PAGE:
Posted by kdow on Sep 23, 2016 3:31:02 PM

One of the hobbies I picked up because of the Internet was photography. It’s one reason why I always upgrade my iPhone. I love the camera. I love editing photos, and I love sharing them with others online. A few years ago I had a really fancy, top-end camera with a plethora of lenses for it. I still have the camera but it’s very out-dated. My idea for this year is to potentially buy a new mirrorless, but we’ll see.

Flickr was a pioneer in photography. Without it, there would be no Instagram, EyeEm or any other online marketplace to share, like and even purchase photography. Hell, Flickr is likely responsible for the boom in dSLR sales over the last few years by inspiring photographers young and old. Even with the large volume of photos shared today on various networks, there’s no equivalent pool of photographic content — including CC and public domain content. It hosts a huge amount of content from photographers ranging from the mobile phone amateur to the Hasselblad-owning professional.

Flickr was also a pioneer in online. It was the first true social network. Flickr was the first “web 2.0” site (after Digg, maybe). It was the first global photo publishing exchange. It even started the first wave of ‘internet names’ for companies by dropping the final vowel.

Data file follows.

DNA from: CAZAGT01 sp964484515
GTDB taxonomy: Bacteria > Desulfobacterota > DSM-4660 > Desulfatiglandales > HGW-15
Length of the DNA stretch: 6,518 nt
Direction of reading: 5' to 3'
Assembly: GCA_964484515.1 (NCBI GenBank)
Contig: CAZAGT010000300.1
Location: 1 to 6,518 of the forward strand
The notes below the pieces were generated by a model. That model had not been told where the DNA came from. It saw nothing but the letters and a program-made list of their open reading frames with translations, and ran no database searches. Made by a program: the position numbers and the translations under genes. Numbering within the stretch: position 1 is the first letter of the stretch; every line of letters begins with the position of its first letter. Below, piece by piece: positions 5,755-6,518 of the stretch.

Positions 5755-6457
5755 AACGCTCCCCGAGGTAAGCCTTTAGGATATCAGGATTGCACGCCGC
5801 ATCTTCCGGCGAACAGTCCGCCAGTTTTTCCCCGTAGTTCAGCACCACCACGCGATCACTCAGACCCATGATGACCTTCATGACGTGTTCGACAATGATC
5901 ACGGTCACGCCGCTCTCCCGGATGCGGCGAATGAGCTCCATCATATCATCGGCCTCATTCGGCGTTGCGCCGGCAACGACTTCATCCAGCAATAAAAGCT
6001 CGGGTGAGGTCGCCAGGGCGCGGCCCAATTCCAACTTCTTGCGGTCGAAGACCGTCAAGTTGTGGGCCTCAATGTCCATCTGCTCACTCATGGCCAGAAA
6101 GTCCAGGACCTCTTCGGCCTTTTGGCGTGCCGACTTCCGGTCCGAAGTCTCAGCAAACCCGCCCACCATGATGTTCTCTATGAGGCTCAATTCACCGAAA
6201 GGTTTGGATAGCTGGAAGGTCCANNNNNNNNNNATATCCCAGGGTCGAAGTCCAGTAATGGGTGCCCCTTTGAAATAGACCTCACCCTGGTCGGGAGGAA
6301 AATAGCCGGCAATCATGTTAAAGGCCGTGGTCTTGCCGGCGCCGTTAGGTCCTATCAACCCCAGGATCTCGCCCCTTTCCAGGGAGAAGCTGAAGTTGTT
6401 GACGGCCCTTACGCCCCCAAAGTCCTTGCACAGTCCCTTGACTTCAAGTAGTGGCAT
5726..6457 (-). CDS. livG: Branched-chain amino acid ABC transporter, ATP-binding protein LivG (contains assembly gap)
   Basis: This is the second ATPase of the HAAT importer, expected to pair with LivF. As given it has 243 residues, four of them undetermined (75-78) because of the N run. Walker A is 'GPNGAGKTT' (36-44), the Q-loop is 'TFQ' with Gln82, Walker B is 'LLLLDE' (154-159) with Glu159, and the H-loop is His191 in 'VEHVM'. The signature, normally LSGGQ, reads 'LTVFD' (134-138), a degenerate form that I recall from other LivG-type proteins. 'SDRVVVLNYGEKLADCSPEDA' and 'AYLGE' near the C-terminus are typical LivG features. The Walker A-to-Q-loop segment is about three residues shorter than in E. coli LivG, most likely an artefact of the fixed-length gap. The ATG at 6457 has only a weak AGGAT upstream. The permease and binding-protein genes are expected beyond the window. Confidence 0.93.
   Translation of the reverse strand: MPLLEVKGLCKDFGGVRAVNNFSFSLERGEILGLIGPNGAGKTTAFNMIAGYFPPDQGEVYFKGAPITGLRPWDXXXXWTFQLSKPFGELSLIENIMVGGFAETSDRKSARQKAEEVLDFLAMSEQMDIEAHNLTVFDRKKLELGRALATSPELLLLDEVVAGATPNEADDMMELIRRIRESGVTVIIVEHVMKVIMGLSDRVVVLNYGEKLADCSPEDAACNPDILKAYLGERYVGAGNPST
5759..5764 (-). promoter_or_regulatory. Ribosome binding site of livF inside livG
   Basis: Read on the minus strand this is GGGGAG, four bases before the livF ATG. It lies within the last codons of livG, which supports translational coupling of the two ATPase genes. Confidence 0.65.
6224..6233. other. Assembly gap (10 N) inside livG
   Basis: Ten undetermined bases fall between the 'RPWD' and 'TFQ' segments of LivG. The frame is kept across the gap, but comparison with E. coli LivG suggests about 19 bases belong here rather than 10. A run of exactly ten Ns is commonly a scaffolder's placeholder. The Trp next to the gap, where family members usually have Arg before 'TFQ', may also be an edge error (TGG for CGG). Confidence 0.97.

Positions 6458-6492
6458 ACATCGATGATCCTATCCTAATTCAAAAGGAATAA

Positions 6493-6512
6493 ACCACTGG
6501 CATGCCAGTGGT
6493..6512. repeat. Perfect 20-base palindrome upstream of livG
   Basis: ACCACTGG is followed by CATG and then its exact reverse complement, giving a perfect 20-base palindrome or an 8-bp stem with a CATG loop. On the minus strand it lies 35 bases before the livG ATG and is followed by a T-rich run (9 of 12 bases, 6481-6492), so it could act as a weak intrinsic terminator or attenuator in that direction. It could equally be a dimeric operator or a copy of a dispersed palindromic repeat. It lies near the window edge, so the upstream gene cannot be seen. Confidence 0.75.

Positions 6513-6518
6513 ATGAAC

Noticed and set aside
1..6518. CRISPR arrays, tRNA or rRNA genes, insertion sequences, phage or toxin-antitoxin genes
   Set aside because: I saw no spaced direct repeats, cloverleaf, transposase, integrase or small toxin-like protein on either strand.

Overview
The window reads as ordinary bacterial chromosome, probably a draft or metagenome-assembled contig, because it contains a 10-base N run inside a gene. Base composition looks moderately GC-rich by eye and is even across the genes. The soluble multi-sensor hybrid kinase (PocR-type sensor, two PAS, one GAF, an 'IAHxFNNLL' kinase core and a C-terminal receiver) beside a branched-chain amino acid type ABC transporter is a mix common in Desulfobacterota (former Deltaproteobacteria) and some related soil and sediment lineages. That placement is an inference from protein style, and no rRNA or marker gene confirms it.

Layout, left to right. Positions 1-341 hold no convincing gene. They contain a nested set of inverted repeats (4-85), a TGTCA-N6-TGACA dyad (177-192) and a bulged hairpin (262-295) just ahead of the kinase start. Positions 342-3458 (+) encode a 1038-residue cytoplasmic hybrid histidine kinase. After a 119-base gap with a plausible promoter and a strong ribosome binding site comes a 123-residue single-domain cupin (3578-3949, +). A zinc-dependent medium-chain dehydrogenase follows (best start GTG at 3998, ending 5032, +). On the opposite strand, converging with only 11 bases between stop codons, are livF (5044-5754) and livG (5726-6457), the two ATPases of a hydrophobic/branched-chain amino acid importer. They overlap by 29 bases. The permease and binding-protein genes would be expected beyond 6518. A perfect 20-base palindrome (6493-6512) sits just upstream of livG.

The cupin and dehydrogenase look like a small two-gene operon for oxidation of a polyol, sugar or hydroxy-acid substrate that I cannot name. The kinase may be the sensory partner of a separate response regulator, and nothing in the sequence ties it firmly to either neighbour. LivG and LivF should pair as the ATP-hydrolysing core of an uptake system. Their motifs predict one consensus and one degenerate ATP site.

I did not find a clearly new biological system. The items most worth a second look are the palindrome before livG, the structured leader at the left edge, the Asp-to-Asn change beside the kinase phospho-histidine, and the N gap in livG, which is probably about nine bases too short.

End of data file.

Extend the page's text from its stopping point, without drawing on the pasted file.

A few years ago it was bought by Yahoo!, who over those years has done all it can to rip Flickr apart, piece by piece. Flickr has, unfortunately begun to succumb to a slow and painful-to-watch death. Even this week, Yahoo announced that Flickr’s marketplace is going to shut down. Which was surprising, because I didn’t know it had a marketplace. Even more surprising is that it’s shutting down. Flickr, with a little bit of marketing savvy could pitch it as a realtime marketplace for the internet. Imagine buying photos from people at events on-the-ground as they happen if you’re a news or media publishing brand. That would be powerful!

Unfortunately Flickr is going to die, and sooner rather than later. It was a wonderful site with a wonderful community, and it still exists as an archive of absolutely magnificent photography. Thankfully sites like 500px have come along to replace Flickr in it’s absence of innovation. But despite that, many of us will reminisce about the good old days.